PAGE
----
Rules Don’t Apply is Warren Beatty’s first film as a director since Bulworth in 1998 and his first film as an actor since Town & Country in 2001, two stats that suggest Beatty doesn’t have that much interest in working these days. But Beatty has always been selective, as evidenced by a relatively thin filmography that has more undeniable classics that most actors with twice as many films to their name and a pretty good record as a director, too. It also means that the films that don’t work tend to fall into the “interesting misfire” category, but even these often deserve a second look. (Ishtar became synonymous with failure in the ’80s, but it’s a lot more entertaining than its reputation.) Not taking everything you’re offered frees you up to make Bonnie and Clyde, McCabe & Mrs. Miller, The Parallax View, and Shampoo in a single decade when you do work.
The long-gestating Rules Don’t Apply, however, belongs on the “interesting misfire” pile. Born of Beatty’s long interest in making a film about Howard Hughes, it’s an odd mix of biopic and romantic comedy that moves at a race car’s pace but doesn’t quite know where it wants to go. It’s never dull and or less-than-stylish, thanks in large part to cinematographer Caleb Deschanel’s masterful evocation of classic Hollywood style and the lush period production. It’s one of those movies that feels like its world extends far beyond the boundaries of what we see on screen. A clearly personal work with some obvious connections to the Hollywood of Beatty’s youth and his long stint as the town’s most high profile ladies’ man, it’s bubbly one moment and borderline tragic the next. The film struggles figuring out what it’s trying to say but it does so with a lot of craftsmanship and panache. Call it pleasantly unsatisfying.
It also serves as a reminder of how deft and charming Beatty can be as an actor, and how skilled he is at using those traits to skirt expectations. His Hughes lives in a cloistered world filled with people so awed by him — his reputation, his mystique, and his money — they can’t always see him clearly. Alden Ehrenreich (late of Hail, Caesar! and soon to play Han Solo), plays Frank Forbes, an aspiring entrepreneur who serves as part of Hughes’ fleet of drivers. He’s intent on getting Hughes to invest in a parcel of land, and so impressed by his employer’s reputation that it takes a while to see that his eccentricities have started to overwhelm his acumen.
Similarly overwhelmed: Marla Mabrey (Lily Collins), a small-town pageant winner who joins a coterie of aspiring starlets on Hughes’ payroll, preparing for a movie that Hughes apparently has no intention of ever making. She attends classes, keeps to a strict schedule, draws a good salary, and lives in a nice apartment overlooking the Hollywood Bowl, but it’s a luxurious limbo. Hughes’ drivers whisk her from place to place, including Frank, with whom she finds he has an easy rapport. But their budding romance faces impediments: She’s a strict Baptist. He’s an only slightly less strict Methodist. And, most imposing of all, Hughes forbids romantic relationships between his employees.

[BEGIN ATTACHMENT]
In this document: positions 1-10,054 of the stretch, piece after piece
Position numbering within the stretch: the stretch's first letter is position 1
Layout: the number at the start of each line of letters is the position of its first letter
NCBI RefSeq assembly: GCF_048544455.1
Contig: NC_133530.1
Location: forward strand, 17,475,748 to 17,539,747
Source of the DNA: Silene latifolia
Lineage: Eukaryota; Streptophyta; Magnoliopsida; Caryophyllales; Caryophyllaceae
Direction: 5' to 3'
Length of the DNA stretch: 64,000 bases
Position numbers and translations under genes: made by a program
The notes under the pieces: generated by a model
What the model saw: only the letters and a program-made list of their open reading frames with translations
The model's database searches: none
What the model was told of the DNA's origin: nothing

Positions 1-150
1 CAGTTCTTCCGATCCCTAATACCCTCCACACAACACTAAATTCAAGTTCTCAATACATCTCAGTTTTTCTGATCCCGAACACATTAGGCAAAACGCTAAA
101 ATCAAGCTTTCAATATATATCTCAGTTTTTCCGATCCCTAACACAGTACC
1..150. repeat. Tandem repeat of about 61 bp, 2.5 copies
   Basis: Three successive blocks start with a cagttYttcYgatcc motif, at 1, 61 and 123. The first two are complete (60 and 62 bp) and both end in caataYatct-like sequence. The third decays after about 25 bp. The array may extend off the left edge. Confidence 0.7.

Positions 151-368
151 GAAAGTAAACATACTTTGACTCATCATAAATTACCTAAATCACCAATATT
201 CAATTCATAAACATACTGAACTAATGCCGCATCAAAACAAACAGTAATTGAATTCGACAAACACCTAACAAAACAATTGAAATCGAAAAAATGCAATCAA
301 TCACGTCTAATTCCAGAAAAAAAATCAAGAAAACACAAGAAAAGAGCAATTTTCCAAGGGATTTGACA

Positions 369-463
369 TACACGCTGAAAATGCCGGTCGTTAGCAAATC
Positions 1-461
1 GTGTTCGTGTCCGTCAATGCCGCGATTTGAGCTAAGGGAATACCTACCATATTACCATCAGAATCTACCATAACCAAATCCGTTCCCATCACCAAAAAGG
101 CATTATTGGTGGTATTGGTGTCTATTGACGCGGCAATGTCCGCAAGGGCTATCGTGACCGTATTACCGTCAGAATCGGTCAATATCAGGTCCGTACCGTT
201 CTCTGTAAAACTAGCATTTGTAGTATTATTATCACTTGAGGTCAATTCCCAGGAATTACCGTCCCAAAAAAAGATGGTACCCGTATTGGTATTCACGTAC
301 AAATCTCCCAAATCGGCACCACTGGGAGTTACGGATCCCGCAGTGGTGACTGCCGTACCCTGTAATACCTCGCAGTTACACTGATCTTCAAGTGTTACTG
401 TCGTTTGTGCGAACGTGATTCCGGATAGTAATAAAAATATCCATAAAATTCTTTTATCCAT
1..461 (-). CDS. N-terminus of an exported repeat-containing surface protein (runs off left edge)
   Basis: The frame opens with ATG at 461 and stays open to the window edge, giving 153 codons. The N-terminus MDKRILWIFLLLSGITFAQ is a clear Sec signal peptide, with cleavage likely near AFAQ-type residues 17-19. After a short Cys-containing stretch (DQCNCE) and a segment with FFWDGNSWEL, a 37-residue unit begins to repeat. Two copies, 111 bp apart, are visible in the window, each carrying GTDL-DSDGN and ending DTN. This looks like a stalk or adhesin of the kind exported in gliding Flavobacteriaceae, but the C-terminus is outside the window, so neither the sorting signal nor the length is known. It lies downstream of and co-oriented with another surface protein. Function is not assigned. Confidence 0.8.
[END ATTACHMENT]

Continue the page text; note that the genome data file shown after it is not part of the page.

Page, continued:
Beatty has long talked about making a film about Hughes, and the film feels like the result of decades of thinking about the subject. It’s filled with odd details, like Hughes’ fixation on a particular flavor of Baskin-Robbins ice cream, an obsession that sends those who work for him scrambling to secure it at all costs only then watch as their boss loses interest. The best scenes dig into Hughes’ odd behavior and attempt to understand it. Called into action in the middle of the night, Frank finds himself taking a long stroll with Hughes that suggests he hasn’t entirely lost his ability to bond with others. But Hughes’ interactions with Marla suggest just the opposite: Summoning her to a hotel room he keeps for such occasions, he serves her a TV dinner and makes awkward conversation. For anyone else, it would be a disastrous encounter. But Beatty plays Hughes as a man not used to being judged like everyone else and Marla leaves more intrigued than disturbed.
As a depiction of the way wealth and fame can distort reality, it’s often effective, particularly when Beatty lets notes of loneliness and despair creep into what’s fundamentally a comic take on Hughes. He’s so deep in the bubble of the life he’s carved out for himself that he doesn’t realize how close he’s come to losing it all. But it’s those same dark notes that keep the film from working as a romantic comedy. What kind of romance can develop when an unstable man’s eccentric whims can undo it at any moment? Even when Beatty the filmmaker tries to keep the mood light, the darkness at the heart of his character keeps creeping in to upset it. There’s a truly memorable film about a man who doesn’t understand he wields the power to destroy lives, and destruction created by that somewhere in the middle of Rules Don’t Apply. It’s just hard to see for the froth sometimes.